The notoriously brutal Badwater 135 footrace begins July 25. The
route climbs through Death Valley from Badwater, which is 282
feet below sea level, to the base of Mount Whitney at 8,360 feet.
Ulrich, a Coloradan, has won the race a record four times. This
year, to raise money for starving children in South America and
Africa, he's adding a twist to the competition.
This is an article from the July 23, 2001 issue
I call it the Badwater Quad. I'm going to run from Badwater to
the top of Mount Whitney and back--twice. That's a total of about
600 miles. My goal is to begin the third leg at the same time the
other racers start on the 25th and to do all four legs in eight
I've been training for about eight weeks. Among other things, I
run in place inside a sauna for 90 minutes, twice a week, to get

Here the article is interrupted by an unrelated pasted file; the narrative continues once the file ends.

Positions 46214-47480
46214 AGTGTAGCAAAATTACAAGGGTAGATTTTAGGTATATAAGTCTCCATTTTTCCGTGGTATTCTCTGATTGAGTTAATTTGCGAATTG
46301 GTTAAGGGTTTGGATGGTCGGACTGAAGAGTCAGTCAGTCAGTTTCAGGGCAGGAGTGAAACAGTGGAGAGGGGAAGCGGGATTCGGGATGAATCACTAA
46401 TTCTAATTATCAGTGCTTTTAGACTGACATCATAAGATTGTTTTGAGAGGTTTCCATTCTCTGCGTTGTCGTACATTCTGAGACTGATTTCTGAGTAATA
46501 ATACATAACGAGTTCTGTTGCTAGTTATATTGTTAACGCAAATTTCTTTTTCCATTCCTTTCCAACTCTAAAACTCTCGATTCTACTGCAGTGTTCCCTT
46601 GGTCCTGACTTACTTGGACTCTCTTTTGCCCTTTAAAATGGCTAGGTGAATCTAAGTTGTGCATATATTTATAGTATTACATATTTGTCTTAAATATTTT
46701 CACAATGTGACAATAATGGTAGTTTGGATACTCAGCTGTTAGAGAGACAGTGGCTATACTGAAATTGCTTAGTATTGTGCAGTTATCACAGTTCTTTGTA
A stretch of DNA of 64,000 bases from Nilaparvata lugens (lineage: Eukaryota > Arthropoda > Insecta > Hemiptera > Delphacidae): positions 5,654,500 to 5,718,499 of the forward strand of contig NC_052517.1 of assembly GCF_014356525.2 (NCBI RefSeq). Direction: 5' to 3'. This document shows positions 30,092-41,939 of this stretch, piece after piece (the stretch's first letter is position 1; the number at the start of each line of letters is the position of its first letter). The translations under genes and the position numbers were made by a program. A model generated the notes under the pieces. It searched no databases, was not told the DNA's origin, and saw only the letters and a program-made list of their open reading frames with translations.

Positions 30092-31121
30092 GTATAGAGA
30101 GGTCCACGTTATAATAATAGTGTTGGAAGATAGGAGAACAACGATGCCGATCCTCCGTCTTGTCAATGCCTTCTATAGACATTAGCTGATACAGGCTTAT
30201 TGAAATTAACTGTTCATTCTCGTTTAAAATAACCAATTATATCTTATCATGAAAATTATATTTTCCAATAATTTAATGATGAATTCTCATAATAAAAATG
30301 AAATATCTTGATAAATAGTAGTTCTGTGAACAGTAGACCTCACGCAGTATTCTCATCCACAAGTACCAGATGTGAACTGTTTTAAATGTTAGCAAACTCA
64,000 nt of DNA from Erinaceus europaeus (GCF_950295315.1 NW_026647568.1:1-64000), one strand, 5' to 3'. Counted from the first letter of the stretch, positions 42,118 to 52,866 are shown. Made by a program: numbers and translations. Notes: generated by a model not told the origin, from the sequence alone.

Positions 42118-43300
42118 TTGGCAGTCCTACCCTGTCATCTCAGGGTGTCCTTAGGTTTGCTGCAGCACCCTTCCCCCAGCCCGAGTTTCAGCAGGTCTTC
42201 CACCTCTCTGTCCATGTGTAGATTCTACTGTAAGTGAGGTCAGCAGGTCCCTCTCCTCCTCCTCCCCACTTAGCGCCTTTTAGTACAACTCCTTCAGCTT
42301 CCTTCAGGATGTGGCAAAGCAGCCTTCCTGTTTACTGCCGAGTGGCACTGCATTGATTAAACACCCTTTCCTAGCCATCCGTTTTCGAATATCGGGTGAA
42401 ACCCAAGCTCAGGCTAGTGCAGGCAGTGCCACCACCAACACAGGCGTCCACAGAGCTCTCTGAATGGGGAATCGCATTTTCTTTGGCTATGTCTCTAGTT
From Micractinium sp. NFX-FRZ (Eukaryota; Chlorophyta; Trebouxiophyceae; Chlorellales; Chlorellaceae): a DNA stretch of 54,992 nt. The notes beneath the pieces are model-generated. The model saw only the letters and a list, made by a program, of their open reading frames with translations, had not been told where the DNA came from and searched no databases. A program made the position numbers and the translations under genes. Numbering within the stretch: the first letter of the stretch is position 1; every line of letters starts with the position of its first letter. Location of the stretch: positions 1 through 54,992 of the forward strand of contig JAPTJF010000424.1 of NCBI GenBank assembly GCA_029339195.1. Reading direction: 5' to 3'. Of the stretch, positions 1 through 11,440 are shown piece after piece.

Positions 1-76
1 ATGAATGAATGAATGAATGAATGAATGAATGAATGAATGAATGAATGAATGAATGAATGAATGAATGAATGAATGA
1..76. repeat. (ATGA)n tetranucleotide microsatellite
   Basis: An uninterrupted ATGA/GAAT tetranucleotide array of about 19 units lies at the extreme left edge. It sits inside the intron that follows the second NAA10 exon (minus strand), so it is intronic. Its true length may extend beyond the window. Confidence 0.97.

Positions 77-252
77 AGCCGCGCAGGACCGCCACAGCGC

ready for the intense heat. I also train on a 14,000-foot peak to
prepare for the altitude. The race ends at the foot of Mount
Whitney, but I, like most racers, will continue to the
14,996-foot summit, where the air is frigid.
Beginning the Quad beforehand virtually ensures that I won't have
the strength to win the race. That's O.K. I hold the
Badwater-to-Whitney record of 33 hours, 54 minutes, and having
turned 50 on July 4, I'm quite certain I can't break that mark.
The Quad probably won't be as hard as when I became the first
person to go from Badwater to the Whitney peak solo, in 1999.
Usually you run with a crew, but I went unaided. I pulled
everything on a cart that weighed more than 220 pounds. I started
with 22 gallons of water, clothes for all the climates, blister
cream, bandages, nuts, beef jerky and a tire pump in case the
cart got a flat. It took me almost 78 hours, and I slept two
hours a night.
I started running in 1978, when cancer was diagnosed in my wife,
Jean. I needed something to help me get through the stress. I've
put my body through some difficult trials. In '89 I ran six
100-mile races and finished in the top 10 five times. I've also
completed a 100-mile ultra and a standard marathon within a
36-hour stretch. When Jean died 20 years ago, I adopted a motto:
As far as I can, as fast as I can. I've stuck to that motto ever
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